Saturday, 12 March 2011

Toasted Cheese and Salami Sandwiches

Heston Blumenthal did the ultimate toastie as part of his foray into food trends in the 1980s. One of the problems he faced was sourcing for a cheese that is stringy enough and also up to his gourmet standards. To that end, he went as far as to recreate the manufacture of stringy cheese (or so he claims) using two different types of cheese that he found acceptable, to great effect. I had some leftover cheese and the other ingredients necessary to recreate it in my own home, and I have not had a toasted sandwich in the longest time, so I thought to myself, why not?

Some quick research into the topic reveals that toastie makers are the least-used but most-acquired item found in the kitchen. My personal brush with the toastie was during my years in university, when helping out with the Christian Union. Our household currently does not have a working toastie maker now, so I will be using the oven to grill my sandwiches.

Heston Blumenthal starts by heating some white wine and lemon juice in a pan. He did not specify at what heat level he set the stove to, so I just set it such that the liquid was bubbling but not boiling.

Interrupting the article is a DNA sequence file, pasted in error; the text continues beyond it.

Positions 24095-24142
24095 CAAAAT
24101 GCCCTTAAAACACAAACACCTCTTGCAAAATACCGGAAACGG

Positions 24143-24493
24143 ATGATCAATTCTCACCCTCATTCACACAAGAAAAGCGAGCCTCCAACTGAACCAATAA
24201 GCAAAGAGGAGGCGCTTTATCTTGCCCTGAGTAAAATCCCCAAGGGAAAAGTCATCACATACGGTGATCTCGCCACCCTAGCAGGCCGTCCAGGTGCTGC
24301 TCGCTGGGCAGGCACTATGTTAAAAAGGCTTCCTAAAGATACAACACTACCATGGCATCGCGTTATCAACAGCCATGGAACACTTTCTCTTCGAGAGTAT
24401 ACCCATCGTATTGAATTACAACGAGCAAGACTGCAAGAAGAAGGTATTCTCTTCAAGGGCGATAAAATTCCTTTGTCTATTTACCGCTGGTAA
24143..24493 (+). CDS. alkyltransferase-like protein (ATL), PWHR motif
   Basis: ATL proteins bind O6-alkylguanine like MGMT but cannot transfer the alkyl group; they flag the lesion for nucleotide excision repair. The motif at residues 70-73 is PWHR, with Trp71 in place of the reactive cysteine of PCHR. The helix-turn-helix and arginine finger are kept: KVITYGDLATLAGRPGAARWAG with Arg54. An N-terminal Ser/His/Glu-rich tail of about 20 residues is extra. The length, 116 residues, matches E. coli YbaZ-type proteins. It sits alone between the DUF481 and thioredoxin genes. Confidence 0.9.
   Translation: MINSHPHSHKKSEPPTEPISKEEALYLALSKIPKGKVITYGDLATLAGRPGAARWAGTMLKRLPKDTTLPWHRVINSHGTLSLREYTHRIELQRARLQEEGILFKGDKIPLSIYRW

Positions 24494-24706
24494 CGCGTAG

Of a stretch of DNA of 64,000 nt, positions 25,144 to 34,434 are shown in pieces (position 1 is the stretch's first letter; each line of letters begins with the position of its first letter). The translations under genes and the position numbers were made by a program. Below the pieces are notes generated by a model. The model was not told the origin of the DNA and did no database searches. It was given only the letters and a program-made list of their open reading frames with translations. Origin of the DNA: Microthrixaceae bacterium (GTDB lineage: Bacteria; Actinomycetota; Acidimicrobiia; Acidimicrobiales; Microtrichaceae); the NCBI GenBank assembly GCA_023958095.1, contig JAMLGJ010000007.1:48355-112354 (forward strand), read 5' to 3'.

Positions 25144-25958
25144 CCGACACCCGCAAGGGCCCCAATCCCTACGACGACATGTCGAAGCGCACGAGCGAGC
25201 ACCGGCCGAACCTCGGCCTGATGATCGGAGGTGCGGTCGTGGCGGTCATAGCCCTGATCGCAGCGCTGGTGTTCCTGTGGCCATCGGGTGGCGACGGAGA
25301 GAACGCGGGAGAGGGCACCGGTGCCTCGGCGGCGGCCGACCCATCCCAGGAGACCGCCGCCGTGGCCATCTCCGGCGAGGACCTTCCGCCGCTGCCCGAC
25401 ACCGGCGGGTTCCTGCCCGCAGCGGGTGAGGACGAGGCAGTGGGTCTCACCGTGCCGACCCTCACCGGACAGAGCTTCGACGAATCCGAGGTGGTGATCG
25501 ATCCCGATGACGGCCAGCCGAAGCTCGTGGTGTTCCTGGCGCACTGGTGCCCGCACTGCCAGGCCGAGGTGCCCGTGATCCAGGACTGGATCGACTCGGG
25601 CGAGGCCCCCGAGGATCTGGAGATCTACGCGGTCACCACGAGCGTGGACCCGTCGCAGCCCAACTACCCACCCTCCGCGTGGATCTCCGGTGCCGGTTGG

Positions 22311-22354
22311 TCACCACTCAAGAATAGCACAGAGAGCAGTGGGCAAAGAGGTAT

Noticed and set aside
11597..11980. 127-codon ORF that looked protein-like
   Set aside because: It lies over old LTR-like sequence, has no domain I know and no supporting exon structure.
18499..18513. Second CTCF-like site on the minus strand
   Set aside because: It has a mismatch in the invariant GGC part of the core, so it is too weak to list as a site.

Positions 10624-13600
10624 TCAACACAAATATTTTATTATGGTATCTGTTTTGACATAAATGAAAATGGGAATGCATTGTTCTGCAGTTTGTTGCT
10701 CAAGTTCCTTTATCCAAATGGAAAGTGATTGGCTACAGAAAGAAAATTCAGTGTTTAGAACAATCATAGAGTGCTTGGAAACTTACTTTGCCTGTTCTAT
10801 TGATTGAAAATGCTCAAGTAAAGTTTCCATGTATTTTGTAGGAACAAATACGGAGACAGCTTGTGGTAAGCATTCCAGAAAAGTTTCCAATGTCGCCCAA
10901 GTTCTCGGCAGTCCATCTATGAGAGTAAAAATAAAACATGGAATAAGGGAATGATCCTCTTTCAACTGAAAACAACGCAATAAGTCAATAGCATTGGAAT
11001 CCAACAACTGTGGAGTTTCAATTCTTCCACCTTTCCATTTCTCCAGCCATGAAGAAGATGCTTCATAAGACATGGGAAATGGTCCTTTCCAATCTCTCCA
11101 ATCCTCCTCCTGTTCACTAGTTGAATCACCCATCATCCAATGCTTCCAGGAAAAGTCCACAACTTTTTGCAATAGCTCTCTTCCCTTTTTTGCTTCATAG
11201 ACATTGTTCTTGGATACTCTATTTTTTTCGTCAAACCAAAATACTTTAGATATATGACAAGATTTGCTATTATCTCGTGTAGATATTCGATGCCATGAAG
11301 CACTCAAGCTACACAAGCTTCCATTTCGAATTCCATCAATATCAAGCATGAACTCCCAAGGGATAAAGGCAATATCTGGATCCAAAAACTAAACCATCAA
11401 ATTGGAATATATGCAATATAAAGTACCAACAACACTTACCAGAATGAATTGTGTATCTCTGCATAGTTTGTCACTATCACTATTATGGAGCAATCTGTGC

He then adds the cheese and lets the entire mixture thicken. I'm not sure of proportions, so I'm afraid that you're on your own this time.

A word of warning, constantly stir and watch the pot, or your cheese would burn and discolour, like below.

Add slices of salami to 4 slices of Basics white bread, and grill until done.
The sandwiches were good. I suppose that the cheeses I used (Basics British Blue and Italian Hard Cheese) were crumbly in texture, so attempting to make them stringy is difficult, to say the least. Still, if I had some cheese more suited to this, I would not mind trying this again.

For those of you who want to see him in action, look no further than below.

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